The primary goal of the conference, says Cockerton, is “to strengthen and support a region that collectively advances investment in innovative programs and practices to restore the health and well-being of children and youth experiencing foster care. Each conference takes the next steps forward to collaboratively harness creative ideas and the power of networks, mobilize collective energy and maximize financial resources — all directed toward better serving youngsters experiencing foster care.
“Through re-envisioning, we can turn around and walk back toward the children,” says Cockerton. “And the way to do that is to create a compelling menu of new engagement opportunities. That could be anything from camp programs to animal therapy to inter-generational communities.”
“There are a lot of fabulous professionals in the field,” says Cockerton. “But I did not see a lot of ordinary citizens like myself taking part. Most Americans think there are only two ways to deal with children who are not being taken care of. One is to become a foster parent, and the other is to adopt. As a result, hundreds of thousands of people walk away from children who need the most help.
“I began looking around the country, to see if anybody was doing something proactive as far as helping children move out of foster care. I saw what Brenda Eheart was doing at Hope Meadows. I flew out to meet her and spoke to everyone there. I realized this was something that was completely worth changing my life for — a compelling model. I felt the intergenerational component and daily involvement in one another’s lives was the right path. If we are going to do the right thing in children’s lives, it will take common sense and humanity.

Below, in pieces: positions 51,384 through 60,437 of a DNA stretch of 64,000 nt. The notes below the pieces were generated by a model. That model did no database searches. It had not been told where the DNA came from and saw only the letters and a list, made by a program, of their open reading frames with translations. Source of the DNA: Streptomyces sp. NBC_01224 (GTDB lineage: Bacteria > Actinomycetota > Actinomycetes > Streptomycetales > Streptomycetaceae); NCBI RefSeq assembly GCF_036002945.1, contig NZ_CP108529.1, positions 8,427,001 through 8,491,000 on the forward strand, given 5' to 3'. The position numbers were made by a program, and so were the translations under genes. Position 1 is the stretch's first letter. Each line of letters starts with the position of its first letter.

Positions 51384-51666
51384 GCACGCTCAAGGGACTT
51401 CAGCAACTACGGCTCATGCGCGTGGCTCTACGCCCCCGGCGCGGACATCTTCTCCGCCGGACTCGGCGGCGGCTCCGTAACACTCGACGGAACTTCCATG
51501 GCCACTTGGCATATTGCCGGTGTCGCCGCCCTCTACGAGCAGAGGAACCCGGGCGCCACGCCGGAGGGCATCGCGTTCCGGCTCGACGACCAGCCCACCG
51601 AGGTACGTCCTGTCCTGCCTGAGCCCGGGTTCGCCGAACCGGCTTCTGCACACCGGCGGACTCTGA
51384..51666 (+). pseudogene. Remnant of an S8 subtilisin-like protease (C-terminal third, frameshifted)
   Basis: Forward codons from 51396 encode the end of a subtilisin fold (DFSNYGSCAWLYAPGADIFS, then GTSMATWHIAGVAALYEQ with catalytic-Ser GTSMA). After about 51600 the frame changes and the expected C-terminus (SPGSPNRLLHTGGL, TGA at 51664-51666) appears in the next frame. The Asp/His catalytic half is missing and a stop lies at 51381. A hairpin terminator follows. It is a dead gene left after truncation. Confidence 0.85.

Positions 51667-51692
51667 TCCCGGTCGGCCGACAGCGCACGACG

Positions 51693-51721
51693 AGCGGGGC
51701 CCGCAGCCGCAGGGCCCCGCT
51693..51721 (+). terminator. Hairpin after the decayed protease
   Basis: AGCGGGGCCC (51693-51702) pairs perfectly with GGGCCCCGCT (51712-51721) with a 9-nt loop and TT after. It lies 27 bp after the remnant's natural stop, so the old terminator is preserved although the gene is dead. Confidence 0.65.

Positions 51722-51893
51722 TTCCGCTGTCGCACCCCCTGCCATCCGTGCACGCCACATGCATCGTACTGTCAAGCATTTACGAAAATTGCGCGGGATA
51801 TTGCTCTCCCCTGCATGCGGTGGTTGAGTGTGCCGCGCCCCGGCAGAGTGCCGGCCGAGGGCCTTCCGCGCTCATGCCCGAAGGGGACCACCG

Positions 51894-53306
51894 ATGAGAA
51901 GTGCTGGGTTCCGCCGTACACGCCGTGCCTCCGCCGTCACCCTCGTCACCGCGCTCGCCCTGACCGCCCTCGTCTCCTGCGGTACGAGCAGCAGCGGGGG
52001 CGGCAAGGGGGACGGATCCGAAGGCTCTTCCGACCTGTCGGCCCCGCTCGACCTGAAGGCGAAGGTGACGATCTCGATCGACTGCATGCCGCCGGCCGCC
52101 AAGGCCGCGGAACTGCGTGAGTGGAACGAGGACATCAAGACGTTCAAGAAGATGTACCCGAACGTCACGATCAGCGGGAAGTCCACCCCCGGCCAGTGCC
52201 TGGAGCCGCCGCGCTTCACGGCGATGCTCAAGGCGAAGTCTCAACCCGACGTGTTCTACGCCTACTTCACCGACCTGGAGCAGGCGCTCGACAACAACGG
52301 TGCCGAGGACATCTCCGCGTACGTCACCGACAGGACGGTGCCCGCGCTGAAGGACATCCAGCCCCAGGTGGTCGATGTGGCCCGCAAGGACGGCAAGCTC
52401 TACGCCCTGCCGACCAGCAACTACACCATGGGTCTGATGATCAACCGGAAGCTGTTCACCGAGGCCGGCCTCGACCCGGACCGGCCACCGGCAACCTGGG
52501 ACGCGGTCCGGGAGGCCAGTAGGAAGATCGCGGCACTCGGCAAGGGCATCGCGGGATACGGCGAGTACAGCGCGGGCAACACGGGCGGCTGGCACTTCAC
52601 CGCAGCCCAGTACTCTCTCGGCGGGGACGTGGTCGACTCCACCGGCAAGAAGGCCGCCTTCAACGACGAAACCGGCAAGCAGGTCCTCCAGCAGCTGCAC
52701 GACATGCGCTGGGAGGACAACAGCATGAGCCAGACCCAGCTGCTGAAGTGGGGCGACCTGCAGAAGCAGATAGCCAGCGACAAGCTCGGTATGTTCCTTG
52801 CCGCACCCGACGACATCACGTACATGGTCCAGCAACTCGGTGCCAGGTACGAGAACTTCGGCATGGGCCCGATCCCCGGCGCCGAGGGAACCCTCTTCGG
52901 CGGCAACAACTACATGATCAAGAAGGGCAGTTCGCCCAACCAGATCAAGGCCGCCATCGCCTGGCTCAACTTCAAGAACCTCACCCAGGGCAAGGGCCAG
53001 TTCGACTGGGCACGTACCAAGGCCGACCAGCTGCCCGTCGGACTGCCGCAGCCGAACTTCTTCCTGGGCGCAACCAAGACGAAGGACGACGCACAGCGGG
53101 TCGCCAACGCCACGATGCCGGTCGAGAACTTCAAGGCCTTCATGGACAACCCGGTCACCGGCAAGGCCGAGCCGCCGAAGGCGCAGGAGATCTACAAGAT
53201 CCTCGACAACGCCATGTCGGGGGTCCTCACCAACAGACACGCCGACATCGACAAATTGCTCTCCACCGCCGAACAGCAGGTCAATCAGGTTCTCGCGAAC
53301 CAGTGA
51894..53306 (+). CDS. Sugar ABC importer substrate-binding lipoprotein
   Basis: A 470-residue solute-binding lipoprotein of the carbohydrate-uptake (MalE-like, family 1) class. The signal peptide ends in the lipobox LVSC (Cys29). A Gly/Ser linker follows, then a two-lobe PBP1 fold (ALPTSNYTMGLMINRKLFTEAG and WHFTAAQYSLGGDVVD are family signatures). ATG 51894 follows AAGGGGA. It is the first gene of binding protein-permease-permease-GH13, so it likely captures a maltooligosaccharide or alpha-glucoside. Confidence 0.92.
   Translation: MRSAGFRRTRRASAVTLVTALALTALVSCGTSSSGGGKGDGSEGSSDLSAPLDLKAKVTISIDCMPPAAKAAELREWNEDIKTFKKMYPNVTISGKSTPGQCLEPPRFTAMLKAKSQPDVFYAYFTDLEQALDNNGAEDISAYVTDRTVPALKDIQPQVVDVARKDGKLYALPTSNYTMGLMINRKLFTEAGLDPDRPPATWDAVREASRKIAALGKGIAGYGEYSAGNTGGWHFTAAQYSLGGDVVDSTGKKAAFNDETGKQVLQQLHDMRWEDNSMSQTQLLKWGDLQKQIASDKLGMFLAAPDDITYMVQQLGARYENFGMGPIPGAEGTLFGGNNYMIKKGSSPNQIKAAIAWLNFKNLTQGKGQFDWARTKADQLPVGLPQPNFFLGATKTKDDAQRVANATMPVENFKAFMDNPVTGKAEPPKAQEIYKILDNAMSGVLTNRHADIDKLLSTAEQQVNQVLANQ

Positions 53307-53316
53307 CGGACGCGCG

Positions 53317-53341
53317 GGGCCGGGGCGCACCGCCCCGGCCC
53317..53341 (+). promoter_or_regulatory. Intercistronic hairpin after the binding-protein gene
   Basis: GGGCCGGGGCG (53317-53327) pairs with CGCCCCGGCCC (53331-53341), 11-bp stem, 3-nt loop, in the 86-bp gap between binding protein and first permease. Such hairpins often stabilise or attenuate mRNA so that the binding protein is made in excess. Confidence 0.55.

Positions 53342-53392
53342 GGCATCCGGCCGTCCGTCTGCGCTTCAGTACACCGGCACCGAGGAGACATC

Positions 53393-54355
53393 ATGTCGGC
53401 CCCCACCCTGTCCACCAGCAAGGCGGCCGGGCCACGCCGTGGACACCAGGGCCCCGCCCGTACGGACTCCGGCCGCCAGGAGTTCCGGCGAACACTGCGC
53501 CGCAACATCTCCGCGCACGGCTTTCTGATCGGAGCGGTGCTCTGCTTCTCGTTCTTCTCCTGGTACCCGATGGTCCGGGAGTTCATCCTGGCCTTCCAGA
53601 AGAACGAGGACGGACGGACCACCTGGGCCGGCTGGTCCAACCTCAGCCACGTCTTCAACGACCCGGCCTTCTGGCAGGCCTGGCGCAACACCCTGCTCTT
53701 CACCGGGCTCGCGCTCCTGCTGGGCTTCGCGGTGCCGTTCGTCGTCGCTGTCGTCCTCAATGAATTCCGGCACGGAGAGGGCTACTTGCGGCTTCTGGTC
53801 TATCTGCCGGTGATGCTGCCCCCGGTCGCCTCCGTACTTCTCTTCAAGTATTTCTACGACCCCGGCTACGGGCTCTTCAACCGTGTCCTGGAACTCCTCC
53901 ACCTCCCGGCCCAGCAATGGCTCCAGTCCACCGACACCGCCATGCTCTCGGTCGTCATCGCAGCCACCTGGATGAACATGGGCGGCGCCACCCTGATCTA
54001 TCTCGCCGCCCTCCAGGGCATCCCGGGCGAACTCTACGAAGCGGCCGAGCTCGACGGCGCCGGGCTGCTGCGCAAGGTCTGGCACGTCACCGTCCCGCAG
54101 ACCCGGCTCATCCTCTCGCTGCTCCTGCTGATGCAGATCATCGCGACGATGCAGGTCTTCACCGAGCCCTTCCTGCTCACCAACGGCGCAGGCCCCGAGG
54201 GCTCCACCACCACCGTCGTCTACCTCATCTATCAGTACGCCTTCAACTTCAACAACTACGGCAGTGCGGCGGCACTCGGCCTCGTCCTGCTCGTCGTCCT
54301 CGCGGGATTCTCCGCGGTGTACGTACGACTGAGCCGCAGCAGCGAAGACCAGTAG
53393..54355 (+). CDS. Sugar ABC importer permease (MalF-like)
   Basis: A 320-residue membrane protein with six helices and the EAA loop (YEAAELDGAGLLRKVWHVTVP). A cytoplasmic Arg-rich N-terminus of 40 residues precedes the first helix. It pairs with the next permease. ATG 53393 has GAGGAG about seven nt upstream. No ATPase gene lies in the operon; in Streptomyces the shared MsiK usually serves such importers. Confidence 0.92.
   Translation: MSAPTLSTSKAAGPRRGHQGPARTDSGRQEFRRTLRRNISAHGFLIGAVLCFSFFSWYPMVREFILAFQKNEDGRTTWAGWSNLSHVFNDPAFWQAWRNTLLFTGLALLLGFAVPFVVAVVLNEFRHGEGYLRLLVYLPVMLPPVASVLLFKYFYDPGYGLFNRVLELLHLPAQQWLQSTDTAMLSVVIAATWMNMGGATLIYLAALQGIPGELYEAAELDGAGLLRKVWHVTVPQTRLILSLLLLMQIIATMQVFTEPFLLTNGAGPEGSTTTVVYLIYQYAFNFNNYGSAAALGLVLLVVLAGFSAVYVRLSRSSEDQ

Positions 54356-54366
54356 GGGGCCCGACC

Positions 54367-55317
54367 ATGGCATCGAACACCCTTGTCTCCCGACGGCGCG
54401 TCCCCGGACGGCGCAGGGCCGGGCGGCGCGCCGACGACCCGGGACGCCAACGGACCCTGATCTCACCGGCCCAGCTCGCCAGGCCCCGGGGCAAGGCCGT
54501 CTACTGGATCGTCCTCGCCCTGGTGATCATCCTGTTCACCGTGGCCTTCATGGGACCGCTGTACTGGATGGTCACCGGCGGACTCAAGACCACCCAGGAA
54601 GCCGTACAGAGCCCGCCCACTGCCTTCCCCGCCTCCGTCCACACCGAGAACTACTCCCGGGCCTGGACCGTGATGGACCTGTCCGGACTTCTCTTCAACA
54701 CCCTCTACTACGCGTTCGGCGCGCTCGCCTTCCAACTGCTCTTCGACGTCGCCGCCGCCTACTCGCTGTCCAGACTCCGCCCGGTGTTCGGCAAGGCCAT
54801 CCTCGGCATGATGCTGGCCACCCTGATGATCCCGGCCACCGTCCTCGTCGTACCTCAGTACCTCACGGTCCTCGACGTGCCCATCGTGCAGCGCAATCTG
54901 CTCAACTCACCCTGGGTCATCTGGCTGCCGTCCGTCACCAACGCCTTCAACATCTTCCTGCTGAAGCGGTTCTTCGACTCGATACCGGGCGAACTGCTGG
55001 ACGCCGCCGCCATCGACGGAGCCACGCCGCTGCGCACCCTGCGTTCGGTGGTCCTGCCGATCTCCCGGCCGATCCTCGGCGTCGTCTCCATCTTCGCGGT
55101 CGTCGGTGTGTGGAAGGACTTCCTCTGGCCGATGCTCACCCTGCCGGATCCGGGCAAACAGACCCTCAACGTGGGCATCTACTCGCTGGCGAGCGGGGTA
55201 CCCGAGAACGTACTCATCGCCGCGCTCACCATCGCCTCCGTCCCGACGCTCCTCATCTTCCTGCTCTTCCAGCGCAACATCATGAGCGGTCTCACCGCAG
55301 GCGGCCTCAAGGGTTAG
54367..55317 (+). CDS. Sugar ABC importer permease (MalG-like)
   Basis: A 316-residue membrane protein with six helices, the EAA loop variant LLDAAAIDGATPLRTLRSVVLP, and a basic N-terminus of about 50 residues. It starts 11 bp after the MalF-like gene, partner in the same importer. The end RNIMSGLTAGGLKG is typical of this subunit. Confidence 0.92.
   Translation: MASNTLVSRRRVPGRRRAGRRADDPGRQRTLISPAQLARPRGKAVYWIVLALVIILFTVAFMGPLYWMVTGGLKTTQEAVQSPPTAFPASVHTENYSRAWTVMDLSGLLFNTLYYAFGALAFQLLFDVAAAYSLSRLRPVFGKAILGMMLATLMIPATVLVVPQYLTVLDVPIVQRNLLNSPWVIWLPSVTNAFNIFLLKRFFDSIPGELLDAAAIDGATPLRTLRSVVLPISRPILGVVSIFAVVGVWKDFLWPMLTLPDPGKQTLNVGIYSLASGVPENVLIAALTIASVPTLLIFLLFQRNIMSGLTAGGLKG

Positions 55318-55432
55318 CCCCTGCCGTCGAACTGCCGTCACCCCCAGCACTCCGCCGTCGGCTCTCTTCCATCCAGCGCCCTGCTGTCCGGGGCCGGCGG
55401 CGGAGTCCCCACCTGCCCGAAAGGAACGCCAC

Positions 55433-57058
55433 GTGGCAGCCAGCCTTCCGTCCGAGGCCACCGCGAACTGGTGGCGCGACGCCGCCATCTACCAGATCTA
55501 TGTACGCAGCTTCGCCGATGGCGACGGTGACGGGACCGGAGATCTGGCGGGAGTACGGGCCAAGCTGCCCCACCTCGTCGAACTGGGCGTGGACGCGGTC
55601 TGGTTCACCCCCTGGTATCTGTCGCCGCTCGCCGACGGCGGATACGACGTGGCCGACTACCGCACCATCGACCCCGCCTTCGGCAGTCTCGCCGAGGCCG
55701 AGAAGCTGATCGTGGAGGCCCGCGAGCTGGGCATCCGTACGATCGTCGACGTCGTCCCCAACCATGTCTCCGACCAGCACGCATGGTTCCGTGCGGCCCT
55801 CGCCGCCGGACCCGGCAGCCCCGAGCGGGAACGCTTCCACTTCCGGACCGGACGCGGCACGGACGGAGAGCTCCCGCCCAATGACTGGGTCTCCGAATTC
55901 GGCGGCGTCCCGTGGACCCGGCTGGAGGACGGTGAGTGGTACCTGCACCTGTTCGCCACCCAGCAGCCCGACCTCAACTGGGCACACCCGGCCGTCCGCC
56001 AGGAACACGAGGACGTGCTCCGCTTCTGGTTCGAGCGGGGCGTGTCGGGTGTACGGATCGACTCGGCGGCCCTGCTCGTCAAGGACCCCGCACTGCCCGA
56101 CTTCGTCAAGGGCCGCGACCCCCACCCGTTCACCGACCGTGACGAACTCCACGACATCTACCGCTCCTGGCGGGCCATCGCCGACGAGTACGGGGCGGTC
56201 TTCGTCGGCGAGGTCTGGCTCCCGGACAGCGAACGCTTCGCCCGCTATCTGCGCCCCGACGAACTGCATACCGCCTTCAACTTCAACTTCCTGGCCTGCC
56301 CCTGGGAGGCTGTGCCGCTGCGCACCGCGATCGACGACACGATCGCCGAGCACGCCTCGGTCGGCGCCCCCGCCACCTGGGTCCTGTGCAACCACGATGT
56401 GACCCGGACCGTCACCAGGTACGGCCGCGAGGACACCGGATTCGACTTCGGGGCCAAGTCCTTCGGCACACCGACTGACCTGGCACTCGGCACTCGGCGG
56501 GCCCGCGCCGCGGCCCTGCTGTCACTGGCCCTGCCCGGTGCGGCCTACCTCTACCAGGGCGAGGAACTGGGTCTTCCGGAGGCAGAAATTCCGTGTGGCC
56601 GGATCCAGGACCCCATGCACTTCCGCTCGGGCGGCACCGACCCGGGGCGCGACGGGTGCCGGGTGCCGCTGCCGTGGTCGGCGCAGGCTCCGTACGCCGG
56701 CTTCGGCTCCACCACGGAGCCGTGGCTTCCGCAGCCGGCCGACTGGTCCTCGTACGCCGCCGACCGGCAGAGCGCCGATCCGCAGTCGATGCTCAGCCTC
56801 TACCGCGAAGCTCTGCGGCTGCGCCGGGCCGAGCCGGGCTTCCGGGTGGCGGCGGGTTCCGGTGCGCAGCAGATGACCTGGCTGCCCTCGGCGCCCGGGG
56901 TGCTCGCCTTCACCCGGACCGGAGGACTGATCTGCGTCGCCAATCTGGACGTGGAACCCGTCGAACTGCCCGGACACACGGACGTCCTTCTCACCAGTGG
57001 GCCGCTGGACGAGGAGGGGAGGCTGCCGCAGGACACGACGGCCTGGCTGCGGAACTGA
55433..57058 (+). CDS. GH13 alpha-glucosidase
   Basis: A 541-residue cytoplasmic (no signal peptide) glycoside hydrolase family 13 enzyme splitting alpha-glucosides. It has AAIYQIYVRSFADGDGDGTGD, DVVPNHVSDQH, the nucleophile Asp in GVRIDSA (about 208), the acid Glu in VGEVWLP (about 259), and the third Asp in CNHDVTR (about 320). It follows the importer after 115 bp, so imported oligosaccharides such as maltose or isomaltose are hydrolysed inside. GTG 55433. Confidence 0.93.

“We found land in Massachusetts and partnered with Beacon Communities to build our first community with rental housing — which has now been home to over hundred people from ages four to ninety since 2006.” The community includes twelve family townhouses and 48 elder cottages.
Every child at Treehouse, says Cockerton, lives with a family, which is committed to permanency for them, whether it be adoption or guardianship. There are families who have adopted groups of two, three and four children living at Treehouse.
“We have just begun phase two, which involves home ownership,” says Cockerton. “Our first intergenerational family recently moved into a private home – an energy efficient home.”
Treehouse, says Cockerton, is different from Hope Meadows in a number of important ways including:
- The use of state and federal tax credits
- The partnership with Berkshire
- Home ownership
“I love Brenda and thank her for giving us that model. Every day when I drive to Treehouse, I am surrounded by people investing in one another’s lives.”
“It’s all about collaborative social change,” she goes on. “From the day we started we have been reaching out to other nonprofits. We see it as a regional effort — and hopefully our region will inspire the nation. Our regional partners include colleges and museums; we are fortunate to be in an area with a lot of institutions eager to get involved.”
Recently, Cockerton started a consultancy called Imagine That to help others emulate the Treehouse model. “I get calls from people interested in developing a Treehouse-inspired community.”